A minor tragedy has befallen our weekend breakfast tradition.
As natives to the Cincinnati tristate area, we are almost expected to love goetta (pronounced GET-uh), which is a breakfast sausage made from pork, beef, pin head oats, and spices. Urban legend has it that goetta originated from the German settlers in Cincinnati who worked primarily in the pig slaughterhouses that the city was known for (hence the nickname ‘Porkopolis’). In retaliation against the new-wave of Irish settlers, the Germans would throw down pin oats on the slaughterhouse floor, mix it with the leftover bits of pork, scrape it all up and pack the concoction into a sausage roll, and sell it cheaply to the poor Irish immigrants. While it was totally disgusting and mean, the Irish immigrants loved it (without knowing how it was made, I’d assume). It’s rise in popularity dictated that the inventors stop shoveling it from the slaughterhouse floor and instead make it with quality pork fit for the general masses. It evolved into a traditional breakfast food specific to our area of Ohio/Indiana/Kentucky and continues to be very popular. We even have GoettaFest every August in Northern Kentucky.
On Saturdays, Justin and I enjoy making a breakfast of scrambled eggs, goetta, and coffee. Our local Kroger has been such a tease with not carrying goetta, then shelving it, then recently pulling it from the stock. So we are once again without and looking for a suitable alternative. This weekend, I bought the regular breakfast sausage roll but after cooking it, a puddle of fat was left in the pan. To me this is akin to venial sin- it won’t really stop me from eating it, but it’s disappointing. I grew up on a beef cattle farm and remember my mom boasting to customers on the phone that our cuts were very lean. People used to compliment us on the taste of our fresh beef and the fact that very little grease and fat was left over after browning. To this day, I can taste the difference between store-bought and fresh meats.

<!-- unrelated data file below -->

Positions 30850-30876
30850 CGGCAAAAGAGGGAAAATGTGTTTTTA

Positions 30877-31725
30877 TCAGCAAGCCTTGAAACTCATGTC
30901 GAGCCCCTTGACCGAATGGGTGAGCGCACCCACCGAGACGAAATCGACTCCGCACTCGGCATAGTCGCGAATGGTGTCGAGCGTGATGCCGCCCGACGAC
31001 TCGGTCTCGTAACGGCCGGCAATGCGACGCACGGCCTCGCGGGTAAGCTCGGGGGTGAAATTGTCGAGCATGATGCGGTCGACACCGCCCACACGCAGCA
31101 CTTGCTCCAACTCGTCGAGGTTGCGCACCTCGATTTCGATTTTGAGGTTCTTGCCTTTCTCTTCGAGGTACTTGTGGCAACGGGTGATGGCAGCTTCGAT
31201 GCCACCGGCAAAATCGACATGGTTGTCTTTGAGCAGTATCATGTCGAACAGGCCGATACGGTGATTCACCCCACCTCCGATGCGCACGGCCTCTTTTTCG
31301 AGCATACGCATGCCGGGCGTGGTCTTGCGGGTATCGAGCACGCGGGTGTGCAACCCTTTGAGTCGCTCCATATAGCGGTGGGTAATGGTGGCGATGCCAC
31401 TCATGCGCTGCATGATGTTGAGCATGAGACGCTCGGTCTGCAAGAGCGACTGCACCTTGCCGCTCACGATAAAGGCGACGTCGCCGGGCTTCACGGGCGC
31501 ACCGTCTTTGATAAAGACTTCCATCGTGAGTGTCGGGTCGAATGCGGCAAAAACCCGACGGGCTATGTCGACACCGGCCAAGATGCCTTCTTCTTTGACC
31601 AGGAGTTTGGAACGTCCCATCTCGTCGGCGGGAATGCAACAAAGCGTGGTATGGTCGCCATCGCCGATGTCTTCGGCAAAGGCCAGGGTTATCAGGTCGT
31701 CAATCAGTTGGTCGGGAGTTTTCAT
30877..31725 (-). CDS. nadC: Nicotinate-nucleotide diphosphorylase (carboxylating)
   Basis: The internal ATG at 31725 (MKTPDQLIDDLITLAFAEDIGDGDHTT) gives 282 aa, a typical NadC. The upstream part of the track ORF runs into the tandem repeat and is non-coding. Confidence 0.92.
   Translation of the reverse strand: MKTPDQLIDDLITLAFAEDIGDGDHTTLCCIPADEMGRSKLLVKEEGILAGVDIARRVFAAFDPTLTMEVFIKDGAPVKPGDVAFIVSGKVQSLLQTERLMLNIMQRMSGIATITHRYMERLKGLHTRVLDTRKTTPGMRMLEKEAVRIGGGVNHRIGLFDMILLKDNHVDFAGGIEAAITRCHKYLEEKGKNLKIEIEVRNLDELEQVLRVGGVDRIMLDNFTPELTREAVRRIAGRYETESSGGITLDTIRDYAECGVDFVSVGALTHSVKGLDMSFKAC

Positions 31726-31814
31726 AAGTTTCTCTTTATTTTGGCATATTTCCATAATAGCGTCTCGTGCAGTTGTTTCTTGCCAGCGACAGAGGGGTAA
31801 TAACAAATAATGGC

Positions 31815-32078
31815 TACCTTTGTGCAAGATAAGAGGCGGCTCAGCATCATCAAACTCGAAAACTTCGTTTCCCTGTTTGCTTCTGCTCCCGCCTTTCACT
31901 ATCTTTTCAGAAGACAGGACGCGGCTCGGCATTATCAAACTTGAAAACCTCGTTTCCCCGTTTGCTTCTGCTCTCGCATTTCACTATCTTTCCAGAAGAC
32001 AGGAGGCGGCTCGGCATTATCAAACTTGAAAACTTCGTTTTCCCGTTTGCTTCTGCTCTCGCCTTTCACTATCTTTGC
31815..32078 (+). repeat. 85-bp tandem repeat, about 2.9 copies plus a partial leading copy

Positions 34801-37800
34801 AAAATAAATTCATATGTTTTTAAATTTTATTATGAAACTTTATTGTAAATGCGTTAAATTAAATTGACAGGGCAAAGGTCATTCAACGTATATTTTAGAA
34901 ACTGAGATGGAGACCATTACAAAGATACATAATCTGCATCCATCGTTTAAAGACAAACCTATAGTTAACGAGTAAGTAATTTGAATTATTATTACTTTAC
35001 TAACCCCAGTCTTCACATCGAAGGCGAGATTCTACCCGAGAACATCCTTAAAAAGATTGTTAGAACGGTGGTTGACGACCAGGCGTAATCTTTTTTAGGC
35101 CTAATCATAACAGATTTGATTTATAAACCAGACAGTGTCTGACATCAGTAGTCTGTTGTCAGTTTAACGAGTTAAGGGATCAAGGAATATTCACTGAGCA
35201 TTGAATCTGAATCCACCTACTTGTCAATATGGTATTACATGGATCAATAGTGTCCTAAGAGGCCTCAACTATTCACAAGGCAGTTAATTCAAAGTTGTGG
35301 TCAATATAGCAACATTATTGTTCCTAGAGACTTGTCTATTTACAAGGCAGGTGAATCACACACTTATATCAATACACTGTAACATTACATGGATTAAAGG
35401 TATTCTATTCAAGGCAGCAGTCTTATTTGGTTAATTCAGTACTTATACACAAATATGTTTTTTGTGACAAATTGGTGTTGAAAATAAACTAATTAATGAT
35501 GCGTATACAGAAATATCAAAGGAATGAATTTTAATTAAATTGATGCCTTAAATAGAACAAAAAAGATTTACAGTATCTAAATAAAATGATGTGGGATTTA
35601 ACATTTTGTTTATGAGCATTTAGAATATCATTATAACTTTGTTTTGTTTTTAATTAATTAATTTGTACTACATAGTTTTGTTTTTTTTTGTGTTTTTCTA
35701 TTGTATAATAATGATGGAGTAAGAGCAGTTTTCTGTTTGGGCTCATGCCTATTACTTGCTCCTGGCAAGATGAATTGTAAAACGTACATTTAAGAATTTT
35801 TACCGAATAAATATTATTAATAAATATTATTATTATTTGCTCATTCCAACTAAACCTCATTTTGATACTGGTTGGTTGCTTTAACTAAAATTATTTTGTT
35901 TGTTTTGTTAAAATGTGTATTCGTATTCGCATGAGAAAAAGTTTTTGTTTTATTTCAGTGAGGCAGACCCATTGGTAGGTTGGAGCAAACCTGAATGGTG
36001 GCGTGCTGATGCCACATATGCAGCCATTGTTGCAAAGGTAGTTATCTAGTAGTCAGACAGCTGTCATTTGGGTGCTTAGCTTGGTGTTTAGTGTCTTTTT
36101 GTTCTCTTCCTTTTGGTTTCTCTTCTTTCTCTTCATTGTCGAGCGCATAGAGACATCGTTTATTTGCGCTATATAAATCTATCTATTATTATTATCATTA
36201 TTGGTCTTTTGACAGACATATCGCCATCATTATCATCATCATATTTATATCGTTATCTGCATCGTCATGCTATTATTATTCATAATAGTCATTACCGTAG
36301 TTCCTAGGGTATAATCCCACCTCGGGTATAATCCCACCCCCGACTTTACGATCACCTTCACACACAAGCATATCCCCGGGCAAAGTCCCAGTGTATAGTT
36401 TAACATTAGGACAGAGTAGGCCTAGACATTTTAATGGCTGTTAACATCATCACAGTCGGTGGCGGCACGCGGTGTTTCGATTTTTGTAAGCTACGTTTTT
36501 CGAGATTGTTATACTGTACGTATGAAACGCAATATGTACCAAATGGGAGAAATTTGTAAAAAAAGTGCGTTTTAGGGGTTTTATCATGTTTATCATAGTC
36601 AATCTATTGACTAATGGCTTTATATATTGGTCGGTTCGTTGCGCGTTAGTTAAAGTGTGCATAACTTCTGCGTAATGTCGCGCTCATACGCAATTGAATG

The taste isn’t the only difference – usually, the manner in which the animal is raised also varies. On our farm, cows roam in large pastures, eat the grain and hay grown on the adjacent field, and are slaughtered quickly and relatively painlessly. By contrast, commercial farms only consider the bottom line rather than the humane treatment of the cows, chickens, and pigs. If you have not seen the movie, Food, Inc., I really urge you to watch it and consider those living conditions next time you stop for a quick McDonald’s chicken sandwich or buy commercially-raised hamburger patties.
I’m not here to lecture anyone about buying meats from commercial farms- as exemplified above, I’m just as guilty as the next person. This is more of a PSA from someone who grew up on a small beef farm and was revolted by Food Inc. Awareness is key! As well as remembering that your dollar is your vote, and consumption results in continued demand for this style of farming.